Diet Soda Drinkers Are Just as Ignorant as Smokers

Maressa Brown

diet sodaIt's right around that 3 p.m. mark when many of us feel like we're living in a commercial for 5-Hour Energy. We gravitate to something caffeinated, and for many of us, the go-to is a diet soda. Diet because we figure it's calorie-free, so it must be better than the real stuff -- which isn't even "real," because it's laden with lab-made high fructose corn syrup. But it's a trap. A toxic FAT trap!

New research has found that not only did people who drank two or more diet sodas a day see their waist measurement expand five times more than people who didn't touch the stuff, but the fake sweetener aspartame caused higher blood sugar, triggered appetite, and also inhibited brain cells that help you know when you're full.

The fact that these beverages are making us fatter, messing with our blood sugar, and handicapping our brains should be a big red flag that diet soda (and hell, soda in general) belongs in the same dangerous category as cigarettes.

If you happened to be around in the '50s and '60s or ever watch Mad Men, you know that smoking was considered the glam norm until Reader's Digest published the first study linking cigarettes to cancer in 1952. And in 1964, the U.S. government suggested a causal relationship between cigarettes and cancer. Sure, people continued to smoke for years and still do, but it was all downhill from there. It would never be seen as a "smart" or "cool" thing to do again.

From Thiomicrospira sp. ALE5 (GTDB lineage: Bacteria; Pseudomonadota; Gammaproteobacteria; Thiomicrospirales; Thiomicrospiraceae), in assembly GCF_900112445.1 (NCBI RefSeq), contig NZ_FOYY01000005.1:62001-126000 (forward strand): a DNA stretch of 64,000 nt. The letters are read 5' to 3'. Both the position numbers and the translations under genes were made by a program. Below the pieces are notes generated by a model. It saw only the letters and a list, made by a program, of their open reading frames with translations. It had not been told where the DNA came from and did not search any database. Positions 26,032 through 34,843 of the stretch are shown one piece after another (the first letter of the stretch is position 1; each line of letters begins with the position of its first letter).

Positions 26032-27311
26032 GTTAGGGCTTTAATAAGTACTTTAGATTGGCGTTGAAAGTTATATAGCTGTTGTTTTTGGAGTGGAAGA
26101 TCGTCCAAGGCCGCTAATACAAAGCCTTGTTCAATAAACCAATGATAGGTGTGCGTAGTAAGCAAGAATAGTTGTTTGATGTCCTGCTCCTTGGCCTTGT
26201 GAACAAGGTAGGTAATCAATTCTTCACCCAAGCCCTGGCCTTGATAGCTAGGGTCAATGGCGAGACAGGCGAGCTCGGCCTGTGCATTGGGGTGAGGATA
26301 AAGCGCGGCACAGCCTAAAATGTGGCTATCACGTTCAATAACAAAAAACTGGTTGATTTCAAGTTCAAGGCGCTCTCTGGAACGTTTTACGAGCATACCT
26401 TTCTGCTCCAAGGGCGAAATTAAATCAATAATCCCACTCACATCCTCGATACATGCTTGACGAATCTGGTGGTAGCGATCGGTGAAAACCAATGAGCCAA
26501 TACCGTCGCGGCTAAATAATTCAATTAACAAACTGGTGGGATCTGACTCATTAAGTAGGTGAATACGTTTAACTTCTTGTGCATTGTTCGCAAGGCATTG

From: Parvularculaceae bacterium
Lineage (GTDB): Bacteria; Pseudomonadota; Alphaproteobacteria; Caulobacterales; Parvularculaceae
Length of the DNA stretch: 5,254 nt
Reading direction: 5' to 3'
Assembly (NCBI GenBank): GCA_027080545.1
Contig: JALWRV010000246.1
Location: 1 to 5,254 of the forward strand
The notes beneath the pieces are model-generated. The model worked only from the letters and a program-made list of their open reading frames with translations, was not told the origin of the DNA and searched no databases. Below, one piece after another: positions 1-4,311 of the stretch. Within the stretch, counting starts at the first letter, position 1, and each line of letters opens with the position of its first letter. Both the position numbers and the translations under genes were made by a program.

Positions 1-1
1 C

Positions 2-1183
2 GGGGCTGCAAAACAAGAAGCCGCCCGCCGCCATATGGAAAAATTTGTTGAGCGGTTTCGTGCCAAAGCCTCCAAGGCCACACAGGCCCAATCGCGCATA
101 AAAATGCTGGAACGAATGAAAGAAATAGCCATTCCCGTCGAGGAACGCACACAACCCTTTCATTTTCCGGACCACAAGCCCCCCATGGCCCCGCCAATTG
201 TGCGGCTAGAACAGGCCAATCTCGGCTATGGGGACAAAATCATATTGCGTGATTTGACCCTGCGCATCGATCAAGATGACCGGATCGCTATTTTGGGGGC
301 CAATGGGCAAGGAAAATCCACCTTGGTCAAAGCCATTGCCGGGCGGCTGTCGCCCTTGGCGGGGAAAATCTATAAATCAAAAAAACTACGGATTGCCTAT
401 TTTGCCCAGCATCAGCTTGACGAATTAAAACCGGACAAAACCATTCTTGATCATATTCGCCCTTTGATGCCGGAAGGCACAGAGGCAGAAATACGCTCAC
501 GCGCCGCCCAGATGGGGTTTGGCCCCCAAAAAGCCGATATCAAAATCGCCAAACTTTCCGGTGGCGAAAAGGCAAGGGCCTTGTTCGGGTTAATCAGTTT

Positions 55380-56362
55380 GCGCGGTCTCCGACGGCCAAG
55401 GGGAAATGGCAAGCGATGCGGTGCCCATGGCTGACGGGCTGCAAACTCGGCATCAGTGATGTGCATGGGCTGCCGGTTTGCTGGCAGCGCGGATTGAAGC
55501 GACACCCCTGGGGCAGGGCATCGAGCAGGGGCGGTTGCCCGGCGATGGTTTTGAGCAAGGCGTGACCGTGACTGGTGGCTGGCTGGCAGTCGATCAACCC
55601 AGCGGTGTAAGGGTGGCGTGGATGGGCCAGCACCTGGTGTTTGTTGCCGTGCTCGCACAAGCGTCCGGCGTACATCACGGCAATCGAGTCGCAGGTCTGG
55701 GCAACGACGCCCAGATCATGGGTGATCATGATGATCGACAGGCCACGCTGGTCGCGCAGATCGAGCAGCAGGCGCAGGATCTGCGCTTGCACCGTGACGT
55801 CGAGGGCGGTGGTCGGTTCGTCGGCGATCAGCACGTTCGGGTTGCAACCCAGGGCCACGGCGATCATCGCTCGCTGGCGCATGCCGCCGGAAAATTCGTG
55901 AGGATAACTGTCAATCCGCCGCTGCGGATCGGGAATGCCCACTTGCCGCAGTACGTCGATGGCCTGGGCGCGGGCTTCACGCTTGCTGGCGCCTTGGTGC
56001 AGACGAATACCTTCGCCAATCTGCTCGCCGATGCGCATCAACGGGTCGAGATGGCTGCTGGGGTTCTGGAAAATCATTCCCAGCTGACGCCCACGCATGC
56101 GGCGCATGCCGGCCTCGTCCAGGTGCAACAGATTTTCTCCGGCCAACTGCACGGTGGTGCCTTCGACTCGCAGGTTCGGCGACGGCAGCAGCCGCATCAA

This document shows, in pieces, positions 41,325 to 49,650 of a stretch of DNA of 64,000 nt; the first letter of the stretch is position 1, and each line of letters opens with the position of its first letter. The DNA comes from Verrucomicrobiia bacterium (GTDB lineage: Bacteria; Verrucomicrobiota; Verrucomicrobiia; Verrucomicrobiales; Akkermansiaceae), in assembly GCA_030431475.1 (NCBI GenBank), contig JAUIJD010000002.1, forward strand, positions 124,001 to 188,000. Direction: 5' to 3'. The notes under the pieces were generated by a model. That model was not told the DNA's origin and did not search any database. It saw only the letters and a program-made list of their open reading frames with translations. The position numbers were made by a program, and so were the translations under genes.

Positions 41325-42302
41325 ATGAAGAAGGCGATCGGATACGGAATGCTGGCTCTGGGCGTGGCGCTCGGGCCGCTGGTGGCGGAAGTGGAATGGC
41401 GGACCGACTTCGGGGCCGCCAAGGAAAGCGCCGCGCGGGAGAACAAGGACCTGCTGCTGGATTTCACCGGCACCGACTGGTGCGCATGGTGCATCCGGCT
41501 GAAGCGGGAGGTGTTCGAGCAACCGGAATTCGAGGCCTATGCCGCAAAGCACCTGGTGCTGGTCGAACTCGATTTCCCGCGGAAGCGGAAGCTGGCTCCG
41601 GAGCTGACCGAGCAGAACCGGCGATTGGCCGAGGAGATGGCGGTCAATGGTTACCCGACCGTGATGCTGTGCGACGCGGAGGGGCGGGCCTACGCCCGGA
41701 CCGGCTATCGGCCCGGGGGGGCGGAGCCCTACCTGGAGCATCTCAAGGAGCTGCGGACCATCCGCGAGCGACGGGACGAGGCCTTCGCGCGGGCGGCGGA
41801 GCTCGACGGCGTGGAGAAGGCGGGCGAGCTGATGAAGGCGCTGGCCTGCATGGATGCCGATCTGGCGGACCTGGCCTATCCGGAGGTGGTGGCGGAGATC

And now it's become painfully clear that diet soda consumption should fall under the same umbrella. It's not going to make us pop stars a la Michael Jackson or Britney Spears or whoever has promoted it in multimillion-dollar ad campaigns over the past however many decades. (Like we'd want to follow in their footsteps anyway, yeesh!) Instead, persisting in sucking soda down so frequently that the caramel fluid practically runs through our veins (which, I'm sorry to say, is the case for many of my media colleagues) will most likely lead to weight gain (putting us at risk for heart disease, diabetes, etc.) and potentially lead to heart attacks and strokes, kidney stones, depression, and cancer.

The good news: People quit smoking all the time! Quitting or significantly cutting back on diet soda's GOTTA be a bit easier! (Personally, I quit the stuff a couple of years ago, because I figured the last thing I need is something toxic making it hard for me to stay at a healthy weight!) And hey, if it's about the caffeine, there's always Zevia, unsweetened coffee, or tea. If it's not about the caffeine, there's always -- gasp! -- WATER.

Do you think the risks associated with diet soda put it on par with cigarettes?


Image via Yeah I'm Kenny/Flickr

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